Recently published titles include No One is Illegal, with texts by Justin Akers Chacón and Mike Davis (Chicago: Haymarket, 2006); Exodus/ Éxodo (Austin, University of Texas Press, 2008), documenting the historic migration of Mexicans to the United States and Murder City (New York: Nation Books, 2010) a photographic essay on Ciudad Juárez, the world’s most violent city, both in collaboration with Charles Bowden. Images of Exodus are included in the touring exhibition The History of the Future/ La historia del futuro (Michael Berman, Julián Cardona, Santa Fe Art Institute, Santa Fe, 2008) and Exodus was featured in the 2011 edition of Promenades Photographiques, a photo festival held annually at Vendôme, France. Since 2009, Julián Cardona has been a correspondent in Ciudad Juárez for Reuters.
Julián Cardona’s collection documents the effects of globalization on the U.S.-Mexico border. Represented in this collection is a concentration on Ciudad Juárez in the state of Chihuahua. The images capture life in the city; the social effects caused by the maquiladoras; the violence of living in the city form executions to the destruction of entire neighborhood blocks; the exodus of residents fleeing the violence and the collapsing economy.
“A quarter million people have been displaced. 117,000 houses have been abandoned in the city and 32,000 are vandalized or burned if you don’t pay the extortion fees.” -Julián Cardona, 2012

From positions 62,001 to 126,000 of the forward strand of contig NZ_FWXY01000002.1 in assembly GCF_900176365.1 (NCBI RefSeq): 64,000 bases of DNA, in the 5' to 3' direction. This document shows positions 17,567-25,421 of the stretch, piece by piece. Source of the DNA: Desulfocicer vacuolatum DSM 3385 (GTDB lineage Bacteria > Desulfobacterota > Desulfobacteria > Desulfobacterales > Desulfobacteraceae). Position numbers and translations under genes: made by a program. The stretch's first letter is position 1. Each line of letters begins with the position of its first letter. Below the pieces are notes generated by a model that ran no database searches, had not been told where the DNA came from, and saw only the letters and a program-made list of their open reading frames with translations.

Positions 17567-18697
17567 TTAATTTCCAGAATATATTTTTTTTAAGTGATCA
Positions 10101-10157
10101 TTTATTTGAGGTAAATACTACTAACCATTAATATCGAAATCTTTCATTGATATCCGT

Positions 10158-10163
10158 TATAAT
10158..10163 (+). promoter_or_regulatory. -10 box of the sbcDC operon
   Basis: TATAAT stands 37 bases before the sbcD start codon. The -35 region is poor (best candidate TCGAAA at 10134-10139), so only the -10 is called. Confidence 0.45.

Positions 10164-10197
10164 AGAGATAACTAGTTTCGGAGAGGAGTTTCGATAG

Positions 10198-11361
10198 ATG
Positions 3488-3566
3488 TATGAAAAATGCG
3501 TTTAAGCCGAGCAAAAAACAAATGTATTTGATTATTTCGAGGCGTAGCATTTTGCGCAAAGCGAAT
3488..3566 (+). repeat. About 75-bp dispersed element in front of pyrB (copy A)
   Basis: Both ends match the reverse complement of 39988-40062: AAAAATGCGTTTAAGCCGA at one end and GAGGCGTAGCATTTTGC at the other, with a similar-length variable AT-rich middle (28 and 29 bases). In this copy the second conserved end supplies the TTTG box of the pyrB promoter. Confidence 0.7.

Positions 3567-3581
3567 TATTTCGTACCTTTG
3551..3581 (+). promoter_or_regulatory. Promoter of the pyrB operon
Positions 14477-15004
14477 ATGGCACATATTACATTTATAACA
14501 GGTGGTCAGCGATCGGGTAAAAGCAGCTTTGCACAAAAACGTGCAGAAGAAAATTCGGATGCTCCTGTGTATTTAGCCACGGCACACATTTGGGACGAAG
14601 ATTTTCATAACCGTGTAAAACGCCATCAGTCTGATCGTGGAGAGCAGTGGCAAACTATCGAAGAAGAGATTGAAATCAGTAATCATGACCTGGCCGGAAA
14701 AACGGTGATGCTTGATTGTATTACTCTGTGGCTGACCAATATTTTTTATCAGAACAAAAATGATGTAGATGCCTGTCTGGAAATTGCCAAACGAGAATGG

Cardona documents the changing landscape of Calle Mariscal and the abandoned neighborhoods in Ciudad Juárez. Calle Mariscal was the center of nightlife in the city with bars, dance halls and brothels. Beginning in 2007, in an effort to gain control over the growing violence, the Mexican government razed businesses and buildings in the Mariscal district. Cardona captures the destruction of active businesses and historic buildings in the district.
Visión en Acción
José Antonio “El Pastor” Galván runs Visión en Acción (Vision in Action), an asylum 20 miles southwest of Ciudad Juárez, providing shelter for mentally ill people. He offers shelter to people rescued from the dangerous streets of the city where 8-10 people may be murdered daily and people face various abuses.
The realities of illegal immigration constitute the images in Exodus/ Éxodo (Austin, University of Texas Press, 2008), a collaborative work by writer Charles Bowden and Julián Cardona. Cardona captures immigrants in border towns waiting to cross the border; women maquiladora workers who have been murdered; Minutemen camps and the places where immigrants struggle to survive; New Orleans, North Carolina and California; construction, agriculture and other industries; protest marches to assert immigrants' rights to stay in the U.S; villages in Mexico where families send remitted dollars to build grand homes that remain unoccupied.
Maquiladoras (foreign owned industies in Mexico) have nearly doubled since the North American Free Trade Agreement was implement in 1994, increasing job opportunities and immigration to the border cities. Yet, low wages, long work hours, and substandard working conditions have created harsh conditions and shantytowns that lack electricity and running water. As the population swelled in cities near maquiladoras, the domestic drug markets and violence grew. The images captured here depict the lives of daily citizens struggling to survive in this environment. In recent years, thousands of Juárez residents have abandoned their businesses and homes due to the growing violence.